• This section represents the “WHO” part of the Schaffer Star
  • More from ABCD on asset mapping..
  • DAN!
  • Transcript

    • 1. Asset Based Collaborative Strategies for Rural Community Economic Development
      Cooperative Extension Conference
      “Connections and Engagement”
      October 19-21, 2010
      Madison, Wisconsin
      Laura Brown, Dan Kuzlik, and Bill Pinkovitz
    • 2. What to expect
       
      Welcome
      What is asset based economic development?
      Tools for knowing our assets
      Examples on the ground:
      Multicounty rural transportation system
      Inventors and Entrepreneurs Clubs
      Community Funds
      Questions and sharing
    • 3. What is economic development?
      “The process of retaining, expanding, and attracting jobs, income and wealth in a manner that improves individual economic opportunities and the quality of human life.”
    • 4. Economic development touches many aspects of the community
      Entrepreneurship
      Business retention
      Workforce development
      Transportation
      Housing
      Leadership development
      Financial planning
      Youth development
    • 5. The Schaffer Star and Progress Triangle
      DECISION-MAKING“WHAT WE DO”
      Schaffer, Ron, Steven Deller, and Dave Marcouiller. (2004) Community Economics Linking Theory and Practice. Blackwell, Ames, Iowa.
      RESOURCES
      MARKETS
      SPACE
      Visible
      Invisible
      SOCIETY
      “WHO”
      INSTITUTIONS/RULES
      “HOW”
    • 6. The Asset-Based Community Development (ABCD) considers local assets as the primary building blocks of sustainable community development.
      ABCD builds upon existing community strengths to build stronger, more sustainable communities for the future.
      http://www.abcdinstitute.org/about/staff/
    • 7. ABCD – John McKnight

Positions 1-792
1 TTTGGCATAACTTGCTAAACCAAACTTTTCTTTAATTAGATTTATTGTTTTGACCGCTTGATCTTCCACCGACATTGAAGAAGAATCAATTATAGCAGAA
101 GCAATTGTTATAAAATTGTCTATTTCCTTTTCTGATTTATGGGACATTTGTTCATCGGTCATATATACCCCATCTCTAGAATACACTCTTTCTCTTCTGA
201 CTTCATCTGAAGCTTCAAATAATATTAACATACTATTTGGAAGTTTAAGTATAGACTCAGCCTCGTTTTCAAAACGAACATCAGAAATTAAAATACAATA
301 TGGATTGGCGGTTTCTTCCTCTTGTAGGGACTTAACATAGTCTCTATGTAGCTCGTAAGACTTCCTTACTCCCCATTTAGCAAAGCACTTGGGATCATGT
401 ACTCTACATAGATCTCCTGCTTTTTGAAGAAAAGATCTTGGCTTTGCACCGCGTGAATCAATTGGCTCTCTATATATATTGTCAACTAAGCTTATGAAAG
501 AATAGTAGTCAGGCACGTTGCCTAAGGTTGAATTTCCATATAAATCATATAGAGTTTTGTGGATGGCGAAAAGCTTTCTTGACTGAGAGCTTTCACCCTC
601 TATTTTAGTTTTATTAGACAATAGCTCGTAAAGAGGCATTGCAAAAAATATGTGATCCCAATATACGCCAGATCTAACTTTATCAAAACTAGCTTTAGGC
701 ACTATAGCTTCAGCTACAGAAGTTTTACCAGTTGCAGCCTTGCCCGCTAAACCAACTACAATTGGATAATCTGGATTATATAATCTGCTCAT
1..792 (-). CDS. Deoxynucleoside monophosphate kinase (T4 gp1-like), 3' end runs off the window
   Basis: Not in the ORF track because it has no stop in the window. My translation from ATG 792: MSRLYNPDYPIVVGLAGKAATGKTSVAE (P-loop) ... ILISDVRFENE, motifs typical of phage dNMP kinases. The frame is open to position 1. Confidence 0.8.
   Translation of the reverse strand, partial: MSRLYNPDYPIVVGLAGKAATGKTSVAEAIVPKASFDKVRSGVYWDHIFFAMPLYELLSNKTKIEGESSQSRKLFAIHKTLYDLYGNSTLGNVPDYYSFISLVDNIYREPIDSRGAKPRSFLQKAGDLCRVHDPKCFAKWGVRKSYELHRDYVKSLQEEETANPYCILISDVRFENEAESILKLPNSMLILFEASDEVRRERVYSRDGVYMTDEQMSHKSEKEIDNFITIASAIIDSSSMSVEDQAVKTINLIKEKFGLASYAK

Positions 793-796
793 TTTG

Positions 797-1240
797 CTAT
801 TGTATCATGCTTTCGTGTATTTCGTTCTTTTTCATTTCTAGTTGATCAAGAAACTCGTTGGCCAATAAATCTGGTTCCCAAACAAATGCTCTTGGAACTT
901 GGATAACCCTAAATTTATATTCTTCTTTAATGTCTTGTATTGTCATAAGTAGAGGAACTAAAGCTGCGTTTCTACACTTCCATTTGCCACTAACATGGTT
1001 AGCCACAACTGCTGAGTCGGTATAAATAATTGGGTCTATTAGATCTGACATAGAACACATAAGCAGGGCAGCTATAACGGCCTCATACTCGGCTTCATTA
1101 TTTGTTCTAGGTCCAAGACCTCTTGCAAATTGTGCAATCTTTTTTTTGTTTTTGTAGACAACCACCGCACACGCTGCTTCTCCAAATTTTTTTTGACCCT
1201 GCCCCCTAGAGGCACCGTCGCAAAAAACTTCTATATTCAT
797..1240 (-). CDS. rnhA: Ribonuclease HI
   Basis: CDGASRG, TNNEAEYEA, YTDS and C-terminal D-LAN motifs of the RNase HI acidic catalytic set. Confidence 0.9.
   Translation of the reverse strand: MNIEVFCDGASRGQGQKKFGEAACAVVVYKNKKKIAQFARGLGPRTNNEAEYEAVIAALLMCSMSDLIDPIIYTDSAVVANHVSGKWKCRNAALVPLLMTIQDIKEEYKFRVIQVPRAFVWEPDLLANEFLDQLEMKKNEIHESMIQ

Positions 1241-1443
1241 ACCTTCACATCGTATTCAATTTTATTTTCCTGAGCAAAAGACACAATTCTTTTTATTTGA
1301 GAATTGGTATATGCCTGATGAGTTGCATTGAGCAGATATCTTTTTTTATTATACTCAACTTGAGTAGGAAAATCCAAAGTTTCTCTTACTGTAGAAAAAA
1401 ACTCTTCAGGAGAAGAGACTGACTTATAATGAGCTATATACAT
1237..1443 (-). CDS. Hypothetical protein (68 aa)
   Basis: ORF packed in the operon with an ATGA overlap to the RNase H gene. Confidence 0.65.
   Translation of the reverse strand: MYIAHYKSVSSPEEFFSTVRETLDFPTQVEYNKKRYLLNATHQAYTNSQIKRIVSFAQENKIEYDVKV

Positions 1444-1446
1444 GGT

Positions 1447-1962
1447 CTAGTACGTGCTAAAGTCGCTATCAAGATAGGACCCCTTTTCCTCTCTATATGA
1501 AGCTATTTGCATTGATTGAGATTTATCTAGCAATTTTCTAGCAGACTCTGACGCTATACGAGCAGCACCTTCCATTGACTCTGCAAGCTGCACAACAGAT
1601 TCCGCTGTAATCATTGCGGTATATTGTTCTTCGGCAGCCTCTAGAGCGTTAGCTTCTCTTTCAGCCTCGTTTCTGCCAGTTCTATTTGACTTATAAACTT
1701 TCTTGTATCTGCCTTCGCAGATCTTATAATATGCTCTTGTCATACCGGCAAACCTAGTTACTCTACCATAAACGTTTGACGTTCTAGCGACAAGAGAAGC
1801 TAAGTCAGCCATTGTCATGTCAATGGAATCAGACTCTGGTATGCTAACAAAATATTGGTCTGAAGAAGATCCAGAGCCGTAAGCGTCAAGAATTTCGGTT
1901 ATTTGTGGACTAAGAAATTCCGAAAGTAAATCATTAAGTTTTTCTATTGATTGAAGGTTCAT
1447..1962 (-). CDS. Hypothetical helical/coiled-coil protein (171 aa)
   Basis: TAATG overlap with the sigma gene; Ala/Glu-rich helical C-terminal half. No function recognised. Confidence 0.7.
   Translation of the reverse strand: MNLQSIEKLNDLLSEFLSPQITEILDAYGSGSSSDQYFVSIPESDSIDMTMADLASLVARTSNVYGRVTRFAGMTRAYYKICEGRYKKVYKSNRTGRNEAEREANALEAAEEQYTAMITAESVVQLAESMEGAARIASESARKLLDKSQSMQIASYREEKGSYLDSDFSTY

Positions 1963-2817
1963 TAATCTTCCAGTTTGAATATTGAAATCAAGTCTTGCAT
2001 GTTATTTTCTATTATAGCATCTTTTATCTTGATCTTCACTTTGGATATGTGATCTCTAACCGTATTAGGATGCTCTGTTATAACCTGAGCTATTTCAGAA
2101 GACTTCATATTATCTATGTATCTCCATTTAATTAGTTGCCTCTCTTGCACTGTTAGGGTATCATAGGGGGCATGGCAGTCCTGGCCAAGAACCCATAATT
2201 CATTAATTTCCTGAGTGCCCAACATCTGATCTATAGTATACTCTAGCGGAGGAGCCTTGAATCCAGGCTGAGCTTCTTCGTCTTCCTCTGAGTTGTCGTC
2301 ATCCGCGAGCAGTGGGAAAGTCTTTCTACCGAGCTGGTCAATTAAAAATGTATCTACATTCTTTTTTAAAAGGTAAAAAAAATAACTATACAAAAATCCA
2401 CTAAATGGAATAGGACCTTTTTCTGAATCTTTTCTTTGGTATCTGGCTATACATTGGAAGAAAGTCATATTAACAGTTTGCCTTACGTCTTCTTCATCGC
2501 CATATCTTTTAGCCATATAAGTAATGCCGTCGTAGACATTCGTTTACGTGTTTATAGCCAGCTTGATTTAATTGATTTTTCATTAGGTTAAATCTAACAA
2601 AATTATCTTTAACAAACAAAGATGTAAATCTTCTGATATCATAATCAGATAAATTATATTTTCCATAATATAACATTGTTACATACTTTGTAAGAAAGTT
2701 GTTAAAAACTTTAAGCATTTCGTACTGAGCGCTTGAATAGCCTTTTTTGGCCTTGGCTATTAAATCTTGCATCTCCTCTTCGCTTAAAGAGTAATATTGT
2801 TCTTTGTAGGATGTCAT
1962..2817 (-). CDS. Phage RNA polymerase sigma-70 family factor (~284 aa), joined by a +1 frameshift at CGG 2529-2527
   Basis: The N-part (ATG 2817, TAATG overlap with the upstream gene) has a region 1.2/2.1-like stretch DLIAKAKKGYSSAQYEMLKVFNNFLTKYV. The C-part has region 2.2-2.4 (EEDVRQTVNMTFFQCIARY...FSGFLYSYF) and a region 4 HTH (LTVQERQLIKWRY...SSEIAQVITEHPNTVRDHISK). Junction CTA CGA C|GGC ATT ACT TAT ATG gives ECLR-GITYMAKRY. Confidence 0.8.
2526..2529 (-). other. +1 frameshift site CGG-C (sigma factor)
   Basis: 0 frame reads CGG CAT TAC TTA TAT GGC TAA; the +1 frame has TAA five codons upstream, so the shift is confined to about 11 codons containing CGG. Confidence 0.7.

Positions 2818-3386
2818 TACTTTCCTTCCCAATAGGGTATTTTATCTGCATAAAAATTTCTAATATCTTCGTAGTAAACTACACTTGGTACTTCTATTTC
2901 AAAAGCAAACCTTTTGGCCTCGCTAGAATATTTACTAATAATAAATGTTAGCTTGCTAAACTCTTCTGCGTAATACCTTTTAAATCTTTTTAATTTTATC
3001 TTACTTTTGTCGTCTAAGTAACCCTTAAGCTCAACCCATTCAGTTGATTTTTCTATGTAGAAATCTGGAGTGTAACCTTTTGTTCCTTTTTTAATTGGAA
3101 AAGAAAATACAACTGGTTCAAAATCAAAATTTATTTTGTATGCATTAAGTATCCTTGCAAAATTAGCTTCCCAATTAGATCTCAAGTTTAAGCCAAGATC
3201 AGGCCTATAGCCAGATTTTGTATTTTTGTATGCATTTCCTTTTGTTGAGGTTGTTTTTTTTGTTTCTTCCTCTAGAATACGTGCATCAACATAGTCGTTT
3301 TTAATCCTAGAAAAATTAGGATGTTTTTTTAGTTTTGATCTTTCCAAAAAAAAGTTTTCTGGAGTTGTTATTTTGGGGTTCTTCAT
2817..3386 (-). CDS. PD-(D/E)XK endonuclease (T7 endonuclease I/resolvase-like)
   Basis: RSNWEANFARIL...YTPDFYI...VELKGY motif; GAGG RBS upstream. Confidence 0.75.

Asset Based Community Development
      INSTITUTIONSBusinesses SchoolsParksCollegesHospitals
      ASSSOCIATIONSChurchesBlock ClubsCultural Orgs
      INDIVDUALSYouth Elderly Artists People with Disabilities
    • 8. HomeTown Competitiveness (HTC) is a comprehensive approach to long-term rural community sustainability that focuses on:
      Building Local Leadership
      Expanding Community Philanthropy
      Energizing Entrepreneurship
      Engaging Youth and Young People
      http://www.htccommunity.org/
    • 9. There are existing and potential competitive advantages of inner cities that can support viable businesses and jobs. The inner city can only prosper if it is integrated into the regional and national economy. Inner city distress is as much an economic as a social problem.
      http://www.isc.hbs.edu/econ-innercities.htm
    • 10. http://www.isc.hbs.edu/econ-innercities.htm
      http://www.soc.iastate.edu/staff/cflora/ncrcrd/capitals.html
    • 11. Most people think of the rural Midwest as one big farm.
      Yet industry and manufacturing have always been a key part of the rural Midwest economy.
      In fact, today more smokestacks than silos dot the rural landscape.
      http://www.thechicagocouncil.org
    • 12. Tools for assessing assets